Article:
Jury want life sentence for grandmother who made granddaughter run until she died

By admin
27 March 2015

A jury is recommending life without parole for a woman convicted of capital murder in her granddaughter's running death.

Jurors, in a non-binding recommendation, rejected prosecutors' pleas for a death sentence for Joyce Hardin Garrard in the February 2012 death of 9-year-old Savannah Hardin. The decision came on a split vote: seven for life, five for death. It came Thursday on Garrard's 50th birthday. Under Alabama law, a vote of at least 10 of 12 jurors was required for the panel to recommend death. A simple majority could recommend life. The verdict is only a suggestion under Alabama law. Circuit Judge Billy Ogletree will make the final sentencing decision at a hearing May 11. The same jury convicted Garrard of capital murder last week.
'This case is the only case I know of where the perpetrator forced the victim to participate in her own death'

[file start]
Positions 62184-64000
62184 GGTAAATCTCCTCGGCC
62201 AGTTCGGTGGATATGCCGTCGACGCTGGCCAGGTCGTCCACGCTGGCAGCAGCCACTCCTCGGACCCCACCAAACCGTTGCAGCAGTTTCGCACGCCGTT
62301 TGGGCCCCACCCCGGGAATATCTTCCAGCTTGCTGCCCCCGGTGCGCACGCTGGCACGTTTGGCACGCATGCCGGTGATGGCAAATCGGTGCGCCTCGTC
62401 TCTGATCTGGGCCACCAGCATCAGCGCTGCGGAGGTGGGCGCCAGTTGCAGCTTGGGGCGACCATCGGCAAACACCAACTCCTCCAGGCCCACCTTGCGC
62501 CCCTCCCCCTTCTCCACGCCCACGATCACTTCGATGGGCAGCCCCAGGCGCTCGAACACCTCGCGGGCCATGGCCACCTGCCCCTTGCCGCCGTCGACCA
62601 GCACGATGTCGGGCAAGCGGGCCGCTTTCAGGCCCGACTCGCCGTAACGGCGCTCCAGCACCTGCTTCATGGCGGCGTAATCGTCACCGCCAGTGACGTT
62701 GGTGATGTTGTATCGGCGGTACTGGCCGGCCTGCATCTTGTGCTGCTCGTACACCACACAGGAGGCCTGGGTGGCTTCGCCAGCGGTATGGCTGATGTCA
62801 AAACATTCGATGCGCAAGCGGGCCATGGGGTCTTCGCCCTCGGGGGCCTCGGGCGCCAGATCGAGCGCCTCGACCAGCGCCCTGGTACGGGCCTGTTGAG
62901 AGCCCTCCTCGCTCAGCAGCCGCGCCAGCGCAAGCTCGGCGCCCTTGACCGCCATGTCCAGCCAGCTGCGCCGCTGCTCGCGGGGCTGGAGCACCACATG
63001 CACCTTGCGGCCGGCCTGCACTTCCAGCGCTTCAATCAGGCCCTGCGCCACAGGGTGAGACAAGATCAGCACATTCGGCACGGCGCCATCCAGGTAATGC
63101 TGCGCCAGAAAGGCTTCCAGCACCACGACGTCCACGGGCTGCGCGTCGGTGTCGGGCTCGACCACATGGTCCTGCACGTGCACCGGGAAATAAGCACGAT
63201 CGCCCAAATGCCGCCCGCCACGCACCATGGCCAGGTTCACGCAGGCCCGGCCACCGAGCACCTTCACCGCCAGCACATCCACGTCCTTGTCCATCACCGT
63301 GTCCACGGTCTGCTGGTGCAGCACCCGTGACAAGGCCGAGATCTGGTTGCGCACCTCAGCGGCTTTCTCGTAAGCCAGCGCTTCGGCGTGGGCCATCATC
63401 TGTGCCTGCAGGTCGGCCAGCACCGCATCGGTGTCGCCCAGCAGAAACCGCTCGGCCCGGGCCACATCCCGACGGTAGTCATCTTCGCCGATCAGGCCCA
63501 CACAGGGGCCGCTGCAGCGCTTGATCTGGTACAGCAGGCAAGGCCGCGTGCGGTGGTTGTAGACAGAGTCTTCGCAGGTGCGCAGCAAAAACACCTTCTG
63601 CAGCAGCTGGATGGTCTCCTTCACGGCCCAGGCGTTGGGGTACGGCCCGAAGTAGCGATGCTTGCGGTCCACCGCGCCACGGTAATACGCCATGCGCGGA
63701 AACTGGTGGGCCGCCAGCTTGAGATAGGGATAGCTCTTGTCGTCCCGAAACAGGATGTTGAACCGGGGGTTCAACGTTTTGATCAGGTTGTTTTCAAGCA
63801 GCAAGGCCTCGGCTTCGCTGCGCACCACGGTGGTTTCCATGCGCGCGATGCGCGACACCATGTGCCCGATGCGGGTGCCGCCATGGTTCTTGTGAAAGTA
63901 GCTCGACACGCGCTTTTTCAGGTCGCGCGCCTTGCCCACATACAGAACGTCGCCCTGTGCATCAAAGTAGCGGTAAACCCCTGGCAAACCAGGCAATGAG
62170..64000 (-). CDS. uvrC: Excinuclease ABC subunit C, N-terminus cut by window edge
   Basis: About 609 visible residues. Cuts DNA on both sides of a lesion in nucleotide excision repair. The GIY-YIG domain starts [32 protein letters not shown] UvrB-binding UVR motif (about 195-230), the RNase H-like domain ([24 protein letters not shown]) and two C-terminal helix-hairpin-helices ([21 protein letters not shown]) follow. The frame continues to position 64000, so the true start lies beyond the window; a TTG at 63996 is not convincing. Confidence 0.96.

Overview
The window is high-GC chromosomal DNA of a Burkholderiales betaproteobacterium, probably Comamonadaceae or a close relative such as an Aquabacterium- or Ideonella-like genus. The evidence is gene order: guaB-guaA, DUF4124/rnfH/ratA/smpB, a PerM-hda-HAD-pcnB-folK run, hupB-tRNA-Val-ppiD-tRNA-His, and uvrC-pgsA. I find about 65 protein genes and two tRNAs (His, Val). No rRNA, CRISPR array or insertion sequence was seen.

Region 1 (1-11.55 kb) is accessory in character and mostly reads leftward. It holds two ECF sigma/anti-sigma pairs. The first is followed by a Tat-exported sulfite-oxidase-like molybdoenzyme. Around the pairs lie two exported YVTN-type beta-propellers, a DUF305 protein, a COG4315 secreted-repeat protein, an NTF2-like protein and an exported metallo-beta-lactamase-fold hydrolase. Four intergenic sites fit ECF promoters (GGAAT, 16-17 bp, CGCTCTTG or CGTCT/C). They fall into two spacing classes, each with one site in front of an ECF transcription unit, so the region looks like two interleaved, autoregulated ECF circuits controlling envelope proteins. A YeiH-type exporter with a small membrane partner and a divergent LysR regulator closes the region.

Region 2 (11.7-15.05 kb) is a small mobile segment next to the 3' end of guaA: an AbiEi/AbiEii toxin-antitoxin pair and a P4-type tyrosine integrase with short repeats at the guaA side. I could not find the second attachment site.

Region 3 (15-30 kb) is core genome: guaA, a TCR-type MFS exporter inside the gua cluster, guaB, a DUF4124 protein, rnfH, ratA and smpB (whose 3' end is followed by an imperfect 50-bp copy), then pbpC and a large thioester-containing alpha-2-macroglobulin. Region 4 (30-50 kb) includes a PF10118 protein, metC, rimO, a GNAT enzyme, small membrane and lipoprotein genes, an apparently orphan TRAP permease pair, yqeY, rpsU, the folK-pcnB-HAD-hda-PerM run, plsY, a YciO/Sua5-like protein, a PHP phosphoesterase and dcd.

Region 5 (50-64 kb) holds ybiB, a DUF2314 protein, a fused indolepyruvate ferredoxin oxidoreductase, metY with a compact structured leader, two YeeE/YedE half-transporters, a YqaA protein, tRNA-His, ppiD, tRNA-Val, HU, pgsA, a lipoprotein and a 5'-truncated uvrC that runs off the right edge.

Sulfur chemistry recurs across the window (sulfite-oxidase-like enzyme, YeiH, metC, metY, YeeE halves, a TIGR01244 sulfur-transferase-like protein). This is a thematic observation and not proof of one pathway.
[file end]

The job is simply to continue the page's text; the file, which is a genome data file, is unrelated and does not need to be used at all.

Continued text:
Assistant District Attorney Marcus Reid asked jurors to recommend the death penalty, adding that he's never prosecuted a case like this one. "This case is the only case I know of where the perpetrator forced the victim to participate in her own death," he said. Prosecutors contend Garrard made the girl run as punishment for telling a lie about candy, and refused to let Savannah stop running even after the girl was vomiting and begging for an end to the exercise. In court, they cited a school bus surveillance video that captured Garrard saying she would run the girl and teach her a lesson. Garrard's family and friends had pleaded Wednesday for jurors to spare her life after, calling her a loving grandmother who endured an abusive childhood that included being beaten by her own grandmother.

Garrard testified last week she had no intention of harming the girl and denied she had forced her to run. Garrard said during cross examination that Savannah wanted Garrard to help her get faster for races at school, and they both ran "a bunch" before Savannah collapsed.

Bone argued that Savannah wouldn't want her own grandmother put to death.

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